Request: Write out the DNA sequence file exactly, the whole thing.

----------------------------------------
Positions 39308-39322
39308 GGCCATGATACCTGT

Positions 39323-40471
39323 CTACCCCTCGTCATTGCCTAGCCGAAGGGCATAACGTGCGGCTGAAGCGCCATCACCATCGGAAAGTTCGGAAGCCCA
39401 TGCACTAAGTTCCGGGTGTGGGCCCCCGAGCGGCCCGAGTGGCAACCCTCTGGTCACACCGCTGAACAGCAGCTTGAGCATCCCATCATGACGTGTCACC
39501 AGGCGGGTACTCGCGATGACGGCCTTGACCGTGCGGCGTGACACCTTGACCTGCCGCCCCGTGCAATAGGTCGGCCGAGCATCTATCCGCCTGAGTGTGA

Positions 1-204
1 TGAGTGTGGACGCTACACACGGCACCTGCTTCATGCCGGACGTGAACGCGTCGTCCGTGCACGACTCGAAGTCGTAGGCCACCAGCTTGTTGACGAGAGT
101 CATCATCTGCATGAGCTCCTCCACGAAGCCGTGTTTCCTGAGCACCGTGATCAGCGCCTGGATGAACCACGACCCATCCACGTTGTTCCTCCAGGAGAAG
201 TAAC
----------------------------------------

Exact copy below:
Positions 39308-39322
39308 GGCCATGATACCTGT

Positions 39323-40471
39323 CTACCCCTCGTCATTGCCTAGCCGAAGGGCATAACGTGCGGCTGAAGCGCCATCACCATCGGAAAGTTCGGAAGCCCA
39401 TGCACTAAGTTCCGGGTGTGGGCCCCCGAGCGGCCCGAGTGGCAACCCTCTGGTCACACCGCTGAACAGCAGCTTGAGCATCCCATCATGACGTGTCACC
39501 AGGCGGGTACTCGCGATGACGGCCTTGACCGTGCGGCGTGACACCTTGACCTGCCGCCCCGTGCAATAGGTCGGCCGAGCATCTATCCGCCTGAGTGTGA

Positions 1-204
1 TGAGTGTGGACGCTACACACGGCACCTGCTTCATGCCGGACGTGAACGCGTCGTCCGTGCACGACTCGAAGTCGTAGGCCACCAGCTTGTTGACGAGAGT
101 CATCATCTGCATGAGCTCCTCCACGAAGCCGTGTTTCCTGAGCACCGTGATCAGCGCCTGGATGAACCACGACCCATCCACGTTGTTCCTCCAGGAGAAG
201 TAAC